List of things named after Leonhard Euler

By Wikipedia Contributors

Leonhard Euler (1707–1783)

In mathematics and physics, there are a large number of topics named in honor of Swiss mathematician Leonhard Euler (1707–1783), who made many important discoveries and innovations. Many of these items named after Euler include their own unique function, equation, formula, identity, number (single or sequence), or other mathematical entity. Many of these entities have been given simple and ambiguous names such as Euler's function, Euler's equation, and Euler's formula.

Euler's work touched upon so many fields that he is often the earliest written reference on a given matter. In an effort to avoid naming everything after Euler, some discoveries and theorems are attributed to the first person to have proved them after Euler.[1][2]

Euler's conjectures

Euler's equations

Usually, Euler's equation refers to one of (or a set of) differential equations (DEs). It is customary to classify them into ODEs and PDEs.

Otherwise, Euler's equation might refer to a non-differential equation, as in these three cases:

Euler's ordinary differential equations

Euler's partial differential equations

Euler's formulas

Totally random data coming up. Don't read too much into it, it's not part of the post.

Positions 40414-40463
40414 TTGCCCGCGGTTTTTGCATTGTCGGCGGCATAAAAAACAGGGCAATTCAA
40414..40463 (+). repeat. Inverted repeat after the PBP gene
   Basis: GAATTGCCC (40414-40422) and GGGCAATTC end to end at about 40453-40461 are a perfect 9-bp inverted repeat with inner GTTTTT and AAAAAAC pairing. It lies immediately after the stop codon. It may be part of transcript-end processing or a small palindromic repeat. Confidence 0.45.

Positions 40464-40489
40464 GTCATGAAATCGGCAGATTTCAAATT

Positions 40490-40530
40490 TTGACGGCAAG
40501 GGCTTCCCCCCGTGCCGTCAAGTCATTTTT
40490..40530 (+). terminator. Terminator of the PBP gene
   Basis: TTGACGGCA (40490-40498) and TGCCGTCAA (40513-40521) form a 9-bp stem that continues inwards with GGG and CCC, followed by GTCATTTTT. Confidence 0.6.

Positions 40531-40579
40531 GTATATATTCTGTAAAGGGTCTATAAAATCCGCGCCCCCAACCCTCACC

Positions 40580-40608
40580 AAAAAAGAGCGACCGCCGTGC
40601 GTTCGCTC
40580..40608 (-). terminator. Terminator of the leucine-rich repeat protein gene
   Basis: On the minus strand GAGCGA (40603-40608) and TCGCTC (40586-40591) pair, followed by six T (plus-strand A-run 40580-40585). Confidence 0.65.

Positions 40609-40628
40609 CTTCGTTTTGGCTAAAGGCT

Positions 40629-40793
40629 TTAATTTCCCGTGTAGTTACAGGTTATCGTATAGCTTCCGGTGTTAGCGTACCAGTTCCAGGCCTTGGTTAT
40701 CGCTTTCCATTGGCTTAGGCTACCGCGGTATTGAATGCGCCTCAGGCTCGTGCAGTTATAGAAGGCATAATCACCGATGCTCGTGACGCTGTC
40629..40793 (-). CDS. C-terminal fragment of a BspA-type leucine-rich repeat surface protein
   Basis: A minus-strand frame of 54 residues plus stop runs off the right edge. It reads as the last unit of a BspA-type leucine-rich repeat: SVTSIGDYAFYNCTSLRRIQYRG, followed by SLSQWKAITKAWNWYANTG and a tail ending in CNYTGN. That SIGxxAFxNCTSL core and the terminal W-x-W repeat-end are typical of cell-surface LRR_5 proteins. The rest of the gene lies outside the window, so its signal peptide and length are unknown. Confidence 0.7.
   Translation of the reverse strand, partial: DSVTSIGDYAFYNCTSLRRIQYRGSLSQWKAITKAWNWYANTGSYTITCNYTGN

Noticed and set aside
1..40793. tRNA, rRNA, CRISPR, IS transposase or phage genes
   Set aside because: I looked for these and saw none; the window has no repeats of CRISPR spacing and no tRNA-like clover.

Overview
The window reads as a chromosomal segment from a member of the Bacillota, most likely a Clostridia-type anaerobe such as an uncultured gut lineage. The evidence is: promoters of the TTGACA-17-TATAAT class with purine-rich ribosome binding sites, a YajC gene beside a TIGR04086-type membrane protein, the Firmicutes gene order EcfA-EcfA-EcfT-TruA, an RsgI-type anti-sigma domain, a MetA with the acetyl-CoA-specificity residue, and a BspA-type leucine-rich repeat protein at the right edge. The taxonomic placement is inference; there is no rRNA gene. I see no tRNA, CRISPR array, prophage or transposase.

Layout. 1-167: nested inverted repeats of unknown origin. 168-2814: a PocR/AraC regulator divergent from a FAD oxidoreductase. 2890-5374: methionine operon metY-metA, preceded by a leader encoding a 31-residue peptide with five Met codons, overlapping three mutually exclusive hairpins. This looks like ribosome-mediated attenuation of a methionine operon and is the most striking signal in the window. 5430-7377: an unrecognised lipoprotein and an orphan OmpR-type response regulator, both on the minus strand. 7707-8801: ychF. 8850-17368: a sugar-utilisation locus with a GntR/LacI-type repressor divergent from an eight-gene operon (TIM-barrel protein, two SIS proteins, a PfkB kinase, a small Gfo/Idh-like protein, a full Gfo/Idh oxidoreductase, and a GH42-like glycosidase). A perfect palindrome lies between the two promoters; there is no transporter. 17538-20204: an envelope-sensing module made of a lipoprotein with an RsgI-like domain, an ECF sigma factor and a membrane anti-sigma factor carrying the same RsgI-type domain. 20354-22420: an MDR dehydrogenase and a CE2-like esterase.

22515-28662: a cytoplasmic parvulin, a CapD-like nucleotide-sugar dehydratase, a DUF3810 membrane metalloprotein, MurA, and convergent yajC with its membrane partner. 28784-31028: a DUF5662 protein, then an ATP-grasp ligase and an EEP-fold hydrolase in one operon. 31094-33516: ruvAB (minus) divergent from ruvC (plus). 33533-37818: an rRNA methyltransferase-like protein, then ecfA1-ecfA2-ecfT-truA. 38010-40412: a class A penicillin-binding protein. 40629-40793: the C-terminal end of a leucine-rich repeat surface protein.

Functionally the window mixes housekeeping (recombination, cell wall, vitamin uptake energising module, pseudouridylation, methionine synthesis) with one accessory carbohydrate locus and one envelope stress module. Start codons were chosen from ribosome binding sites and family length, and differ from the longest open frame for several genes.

Euler's functions

Euler's identities

Euler's numbers

Euler's theorems

Euler's laws

Other things named after Euler

Topics by field of study

Selected topics from above, grouped by subject.

Analysis: derivatives, integrals, and logarithms

Geometry and spatial arrangement

Graph theory

Music

Number theory

Physical systems

Polynomials

See also

Notes

  1. ^ Richeson, David S. (2008). Euler's Gem: The polyhedron formula and the birth of topology (illustrated ed.). Princeton University Press. p. 86. ISBN 978-0-691-12677-7.
  2. ^ Edwards, C. H.; Penney, David E. (2004). Differential equations and boundary value problems. 清华大学出版社. p. 443. ISBN 978-7-302-09978-9.
  3. ^ de Rochegude, Félix (1910). Promenades dans toutes les rues de Paris [Walks along all of the streets in Paris] (VIIIe arrondissement ed.). Hachette. p. 98.
  4. ^ "The Euler equation in thermodynamics" (blog). March 2013.
  5. ^ Schoenberg (1973). "bibliography" (PDF). University of Wisconsin.